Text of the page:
Content marketing is a contentious subject in some circles. A quick Google search turned up all sorts of hatred toward a marketing method that is surprisingly effective. While, in the words of Taylor Swift, the haters are gonna hate, hate, hate – and make excuses, I’m happy to shred these excuses and explain why there’s no time like the present to set them aside and create a content marketing strategy today.

Content marketing doesn’t directly sell to customers.

The whole point of content marketing isn’t to sell. It’s to raise awareness for a brand, develop thought leadership (yes, I don’t like that word, either), and establish your company as the solution to customers’ problems. You can’t do that if you’re pushing products.

You’re not “listening” to the audience.

Unless you’re performing on stage, you’re not “listening” to the audience at all. Traditional advertising doesn’t provide a “listening” experience; the only “listening” is on social media, but your content isn’t always there. It’s in the hands of salespeople, on your website, on YouTube – you get the idea. You’re not always going to know the exact reaction a prospect has to a piece of content, but you’ll always have your sales force to let you know what pressing issues customers face and if they’re responding to your white papers, case studies, or blog posts.

Content marketing is a “sloppy” concept.

This belief is held by those that haven’t formed a content marketing strategy (see my next excuse). Content marketing isn’t about throwing every type of content in a bucket and churning out endless blog posts. It’s a deliberate exercise using different content formats and mediums.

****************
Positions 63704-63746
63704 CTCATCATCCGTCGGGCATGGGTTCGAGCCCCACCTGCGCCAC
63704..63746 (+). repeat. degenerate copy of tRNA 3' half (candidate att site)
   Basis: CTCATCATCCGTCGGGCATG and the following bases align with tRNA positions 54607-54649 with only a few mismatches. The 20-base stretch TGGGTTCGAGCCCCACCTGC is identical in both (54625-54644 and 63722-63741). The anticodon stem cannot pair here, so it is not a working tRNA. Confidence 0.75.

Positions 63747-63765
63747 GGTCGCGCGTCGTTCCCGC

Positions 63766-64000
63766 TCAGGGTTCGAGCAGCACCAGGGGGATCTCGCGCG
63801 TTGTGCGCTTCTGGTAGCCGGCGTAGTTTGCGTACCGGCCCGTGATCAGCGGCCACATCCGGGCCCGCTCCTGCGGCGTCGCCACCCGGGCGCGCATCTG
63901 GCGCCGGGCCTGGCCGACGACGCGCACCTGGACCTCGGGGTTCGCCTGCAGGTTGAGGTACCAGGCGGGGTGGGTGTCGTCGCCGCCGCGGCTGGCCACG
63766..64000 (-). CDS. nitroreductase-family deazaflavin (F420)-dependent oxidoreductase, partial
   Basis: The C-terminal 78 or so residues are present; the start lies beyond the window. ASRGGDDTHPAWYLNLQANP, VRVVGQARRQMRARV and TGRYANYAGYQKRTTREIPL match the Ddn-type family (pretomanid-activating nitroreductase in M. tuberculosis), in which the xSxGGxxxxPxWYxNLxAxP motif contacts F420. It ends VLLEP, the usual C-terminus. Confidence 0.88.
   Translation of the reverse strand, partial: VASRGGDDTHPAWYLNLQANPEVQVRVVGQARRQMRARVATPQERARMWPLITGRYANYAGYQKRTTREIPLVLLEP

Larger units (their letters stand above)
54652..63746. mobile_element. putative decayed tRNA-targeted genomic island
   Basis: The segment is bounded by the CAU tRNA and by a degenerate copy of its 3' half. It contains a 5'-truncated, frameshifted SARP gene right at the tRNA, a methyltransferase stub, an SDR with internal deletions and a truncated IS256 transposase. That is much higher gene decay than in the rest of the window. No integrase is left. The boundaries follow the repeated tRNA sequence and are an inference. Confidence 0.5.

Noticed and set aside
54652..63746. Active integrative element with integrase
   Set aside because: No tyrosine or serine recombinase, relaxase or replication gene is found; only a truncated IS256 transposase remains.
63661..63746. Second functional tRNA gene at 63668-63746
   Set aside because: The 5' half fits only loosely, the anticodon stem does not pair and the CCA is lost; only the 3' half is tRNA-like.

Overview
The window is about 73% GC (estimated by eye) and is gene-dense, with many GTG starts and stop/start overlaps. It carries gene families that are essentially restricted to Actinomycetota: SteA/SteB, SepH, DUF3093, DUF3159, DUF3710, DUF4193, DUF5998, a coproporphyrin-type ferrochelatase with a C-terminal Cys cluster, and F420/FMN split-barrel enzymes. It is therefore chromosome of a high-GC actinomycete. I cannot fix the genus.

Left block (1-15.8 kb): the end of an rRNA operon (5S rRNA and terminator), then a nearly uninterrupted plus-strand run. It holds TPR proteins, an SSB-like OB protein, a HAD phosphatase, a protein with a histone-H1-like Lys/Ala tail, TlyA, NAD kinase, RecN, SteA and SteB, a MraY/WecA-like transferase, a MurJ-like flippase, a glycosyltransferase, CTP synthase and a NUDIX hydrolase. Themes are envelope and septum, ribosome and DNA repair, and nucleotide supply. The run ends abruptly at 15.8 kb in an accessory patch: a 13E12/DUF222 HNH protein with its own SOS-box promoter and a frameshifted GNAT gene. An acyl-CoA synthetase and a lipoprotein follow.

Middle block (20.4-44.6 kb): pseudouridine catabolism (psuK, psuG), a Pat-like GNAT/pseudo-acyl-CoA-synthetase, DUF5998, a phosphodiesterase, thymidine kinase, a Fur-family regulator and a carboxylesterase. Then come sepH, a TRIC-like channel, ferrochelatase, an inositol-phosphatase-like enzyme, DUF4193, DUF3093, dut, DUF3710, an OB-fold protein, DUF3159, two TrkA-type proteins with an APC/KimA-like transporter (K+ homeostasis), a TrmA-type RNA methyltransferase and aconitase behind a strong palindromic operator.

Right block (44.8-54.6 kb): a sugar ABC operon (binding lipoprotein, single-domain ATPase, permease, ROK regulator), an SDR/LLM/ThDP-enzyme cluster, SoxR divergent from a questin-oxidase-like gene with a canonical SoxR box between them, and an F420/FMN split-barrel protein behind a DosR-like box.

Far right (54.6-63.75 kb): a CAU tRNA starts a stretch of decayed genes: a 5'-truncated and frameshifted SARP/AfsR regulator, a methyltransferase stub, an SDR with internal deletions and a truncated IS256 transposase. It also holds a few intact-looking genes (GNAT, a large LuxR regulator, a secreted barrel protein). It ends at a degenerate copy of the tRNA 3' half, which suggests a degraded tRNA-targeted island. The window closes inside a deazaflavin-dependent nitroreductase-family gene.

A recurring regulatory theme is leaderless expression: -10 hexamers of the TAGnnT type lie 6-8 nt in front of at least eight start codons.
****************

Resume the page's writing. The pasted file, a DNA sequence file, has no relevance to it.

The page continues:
There’s no strategy or real marketing.

Actually, content marketing done right has a carefully planned strategy behind it and is actual marketing. It has a pattern and utilizes different media to get the job done. There’s a roadmap and cycles, and the strategy is revisited and revised as the company strategy around products themselves change.

It’s just a buzzword.

Content marketing is not a fad. It’s not just a buzzword. It is a real marketing method that rolls the best of journalism, marketing, and sales into a tidy package and helps customers make informed decisions.

You can’t measure content marketing ROI.

Actually, you can. You need to know what you’re measuring, and you need to know what to look for. There are people far more qualified than me to tell you how to do it. All I can do is tell you what your content needs to look like.

It’s just SEO with a new name.

SEO is not a content strategy, and content marketing is not SEO. Yes, it’s good for SEO, but it’s not all about SEO. You’re writing for people here, not Google zoo animal algorithms.

Content marketing is old.

And it works. Just ask John Deere or Michelin. It’s evolved to include electronic communication and social media, but content marketing is something that has worked for a very, very long time. Old isn’t necessarily bad.

It’s storytelling.

Storytelling is a part of content marketing, but that’s not everything. Case studies in particular are storytelling, but white papers are not, at least, not in the traditional sense.

It’s not sustainable.

Producing a lot of content takes time and resources, which is why you may think content marketing is unsustainable. But you don’t have to produce boatloads of content to have an effective content marketing strategy, and you don’t have to ever have a single piece of content in isolation. White papers and case studies can be repurposed. Videos and webinars can be used as fodder for more content. You don’t have to re-invent the wheel every time.

What are your excuses for eschewing content marketing?